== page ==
The $1,200 stimulus check and $600 a week in extra unemployment benefits were a help early on. Ms. Kulwicki, who is 71 and lives with her adult son, was able to pay off some bills and pad her savings. But with that money gone, she is getting by on her remaining unemployment benefits, plus Social Security and a small pension. It is enough to pay her bills, but barely.
“With the unemployment gone, we would have to find other ways to bring income in or we wouldn’t be able to pay the bills,” she said. “It would be pay the rent, pay the electric and, OK, I guess we’re eating ramen noodles for the month.”
With her health concerns, going back to work in home health care is off the table for the time being. So are many other types of work. So she and her son are driving for the food-delivery app DoorDash on alternating evenings, trying to cushion the loss of her benefits next month.
A registered Democrat, Ms. Kulwicki voted for former Vice President Joseph R. Biden Jr. in the presidential election, but is angry at both parties for failing to reach an agreement to help people like her.
“I don’t appreciate Washington playing politics with my life,” she said.
Congress may still extend the programs before they expire. Senator Mitch McConnell, the majority leader, said last week that a new aid package would be the Senate’s top priority now that the election was over, although he has provided few details on what would be included.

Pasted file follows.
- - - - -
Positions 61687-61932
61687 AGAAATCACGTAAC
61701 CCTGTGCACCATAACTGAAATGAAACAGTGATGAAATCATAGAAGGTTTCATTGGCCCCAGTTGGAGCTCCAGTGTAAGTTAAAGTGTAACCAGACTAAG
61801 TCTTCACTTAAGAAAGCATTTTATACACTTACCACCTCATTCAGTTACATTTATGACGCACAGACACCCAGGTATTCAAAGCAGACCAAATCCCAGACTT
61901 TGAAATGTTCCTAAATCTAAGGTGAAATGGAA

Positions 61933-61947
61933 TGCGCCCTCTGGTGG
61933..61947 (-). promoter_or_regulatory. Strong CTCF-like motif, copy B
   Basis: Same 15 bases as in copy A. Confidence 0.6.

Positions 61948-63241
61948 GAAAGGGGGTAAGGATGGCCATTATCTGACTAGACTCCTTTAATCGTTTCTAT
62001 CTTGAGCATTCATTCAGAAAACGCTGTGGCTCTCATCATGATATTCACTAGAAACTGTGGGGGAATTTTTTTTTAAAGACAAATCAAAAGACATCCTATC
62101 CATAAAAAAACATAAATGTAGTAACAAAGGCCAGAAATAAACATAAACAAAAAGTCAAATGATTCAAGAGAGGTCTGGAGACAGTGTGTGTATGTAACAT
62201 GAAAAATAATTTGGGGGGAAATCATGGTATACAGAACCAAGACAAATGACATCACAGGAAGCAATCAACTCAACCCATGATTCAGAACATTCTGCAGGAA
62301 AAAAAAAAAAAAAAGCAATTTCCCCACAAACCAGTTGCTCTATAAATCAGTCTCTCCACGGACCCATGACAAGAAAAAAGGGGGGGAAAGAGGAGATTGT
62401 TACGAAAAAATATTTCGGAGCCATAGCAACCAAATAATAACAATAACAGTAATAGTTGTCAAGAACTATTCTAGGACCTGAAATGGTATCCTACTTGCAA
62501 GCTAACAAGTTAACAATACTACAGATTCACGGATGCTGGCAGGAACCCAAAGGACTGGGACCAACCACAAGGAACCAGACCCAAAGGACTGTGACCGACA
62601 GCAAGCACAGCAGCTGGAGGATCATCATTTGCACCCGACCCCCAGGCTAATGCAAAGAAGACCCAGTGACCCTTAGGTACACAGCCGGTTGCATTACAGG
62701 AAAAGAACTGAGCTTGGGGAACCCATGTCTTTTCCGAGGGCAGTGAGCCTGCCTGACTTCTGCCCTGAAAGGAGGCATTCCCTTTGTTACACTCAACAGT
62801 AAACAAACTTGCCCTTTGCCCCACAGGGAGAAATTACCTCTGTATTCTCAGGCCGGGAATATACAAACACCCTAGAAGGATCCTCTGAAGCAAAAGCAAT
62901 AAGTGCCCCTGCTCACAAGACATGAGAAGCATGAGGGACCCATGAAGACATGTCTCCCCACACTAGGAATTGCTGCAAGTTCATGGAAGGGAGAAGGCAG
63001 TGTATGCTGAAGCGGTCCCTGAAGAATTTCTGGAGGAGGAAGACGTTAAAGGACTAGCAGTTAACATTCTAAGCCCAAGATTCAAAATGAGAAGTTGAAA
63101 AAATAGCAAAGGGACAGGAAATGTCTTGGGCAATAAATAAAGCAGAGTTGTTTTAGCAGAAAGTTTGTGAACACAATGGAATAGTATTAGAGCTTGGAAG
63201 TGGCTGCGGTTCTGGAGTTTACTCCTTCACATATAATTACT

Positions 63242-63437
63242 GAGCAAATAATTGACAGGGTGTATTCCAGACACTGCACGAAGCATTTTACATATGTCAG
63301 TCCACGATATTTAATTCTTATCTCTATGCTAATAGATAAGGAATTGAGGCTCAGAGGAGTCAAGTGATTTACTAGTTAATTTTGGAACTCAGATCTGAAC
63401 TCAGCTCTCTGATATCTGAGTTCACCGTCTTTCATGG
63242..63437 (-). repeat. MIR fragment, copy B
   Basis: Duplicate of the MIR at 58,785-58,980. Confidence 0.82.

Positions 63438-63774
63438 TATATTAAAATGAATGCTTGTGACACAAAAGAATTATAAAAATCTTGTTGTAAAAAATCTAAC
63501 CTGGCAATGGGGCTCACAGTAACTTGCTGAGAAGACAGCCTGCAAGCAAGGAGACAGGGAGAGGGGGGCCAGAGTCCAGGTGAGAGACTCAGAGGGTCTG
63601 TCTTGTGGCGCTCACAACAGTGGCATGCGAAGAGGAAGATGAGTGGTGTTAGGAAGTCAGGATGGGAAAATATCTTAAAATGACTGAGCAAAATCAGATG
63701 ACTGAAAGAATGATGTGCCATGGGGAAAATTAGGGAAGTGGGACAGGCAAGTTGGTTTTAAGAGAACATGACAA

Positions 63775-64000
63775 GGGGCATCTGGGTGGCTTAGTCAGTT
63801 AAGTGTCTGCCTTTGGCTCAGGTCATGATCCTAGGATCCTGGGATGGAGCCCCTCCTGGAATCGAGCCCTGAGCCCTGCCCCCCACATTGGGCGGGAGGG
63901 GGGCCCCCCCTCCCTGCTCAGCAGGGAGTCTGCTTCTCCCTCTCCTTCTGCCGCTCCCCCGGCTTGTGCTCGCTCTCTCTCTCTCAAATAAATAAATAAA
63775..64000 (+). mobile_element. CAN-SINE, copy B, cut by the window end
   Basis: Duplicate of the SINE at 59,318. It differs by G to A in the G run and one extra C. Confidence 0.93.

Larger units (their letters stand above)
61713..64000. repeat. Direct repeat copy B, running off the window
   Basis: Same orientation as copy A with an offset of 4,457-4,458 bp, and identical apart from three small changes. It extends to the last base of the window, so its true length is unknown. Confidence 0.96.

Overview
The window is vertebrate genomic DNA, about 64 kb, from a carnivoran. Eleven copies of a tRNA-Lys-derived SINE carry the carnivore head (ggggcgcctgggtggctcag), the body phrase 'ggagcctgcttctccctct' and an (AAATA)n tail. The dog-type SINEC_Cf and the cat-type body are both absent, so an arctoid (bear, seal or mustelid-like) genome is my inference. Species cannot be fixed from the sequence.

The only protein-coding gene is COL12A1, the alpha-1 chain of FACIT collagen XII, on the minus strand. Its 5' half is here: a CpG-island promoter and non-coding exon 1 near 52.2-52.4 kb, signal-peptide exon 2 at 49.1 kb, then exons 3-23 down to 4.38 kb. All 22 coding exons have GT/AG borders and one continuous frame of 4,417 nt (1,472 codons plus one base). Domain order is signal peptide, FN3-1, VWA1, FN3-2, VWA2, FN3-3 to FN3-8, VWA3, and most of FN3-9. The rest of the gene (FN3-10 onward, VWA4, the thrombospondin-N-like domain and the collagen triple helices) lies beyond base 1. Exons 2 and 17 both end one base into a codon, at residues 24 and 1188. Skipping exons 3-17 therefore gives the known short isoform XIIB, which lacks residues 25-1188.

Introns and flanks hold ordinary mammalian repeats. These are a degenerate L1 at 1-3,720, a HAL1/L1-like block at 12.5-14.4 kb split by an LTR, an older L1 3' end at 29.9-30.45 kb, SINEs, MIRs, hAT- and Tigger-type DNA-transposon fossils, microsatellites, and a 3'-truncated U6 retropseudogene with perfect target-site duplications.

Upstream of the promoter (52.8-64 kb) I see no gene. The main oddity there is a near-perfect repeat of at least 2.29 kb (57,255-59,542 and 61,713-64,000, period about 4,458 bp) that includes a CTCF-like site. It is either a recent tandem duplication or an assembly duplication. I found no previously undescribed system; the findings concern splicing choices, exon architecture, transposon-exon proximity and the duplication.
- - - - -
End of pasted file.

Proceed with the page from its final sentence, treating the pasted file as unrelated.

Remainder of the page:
“Hopefully the partisan passions that prevented us from doing another rescue package will subside with the election,” he said. “And I think we need to do it, and I think we need to do it before the end of the year.”
But negotiations have repeatedly failed, and it remains far from certain that this attempt will succeed. The aftermath of the election — including President Trump’s refusal so far to accept the result, and runoff elections in Georgia that will decide control of the Senate — is likely to capture Washington’s attention for weeks, and Mr. Trump may see little incentive to push for a stimulus deal.
Aneta Markowska, chief financial economist for the investment bank Jefferies, said that while she expected another aid package eventually, any delay could be costly, as businesses fail and workers leave the labor force, in some cases permanently.
“Timing does matter,” Ms. Markowska said. “There is the potential for permanent scarring during that time that is then that much harder to reverse. It’s not simply a matter of turning the lights back on.”
Victoria Passmore is trying to avoid letting short-term unemployment turn into a long-term setback.
When she lost her job at a health information company in June, Ms. Passmore, a 33-year-old single mother in Chicago, decided to take the opportunity to change careers. She has been working toward her certification as an information technology specialist, and has started a business with her sister selling healthy juices. She is counting on those to support her once her unemployment benefits run out.
“I hate to say it, I don’t really have too much faith in the government we have right now, so I am not expecting any extension,” Ms. Passmore said. “We have to figure it out for ourselves. There’s not much help coming from higher up.”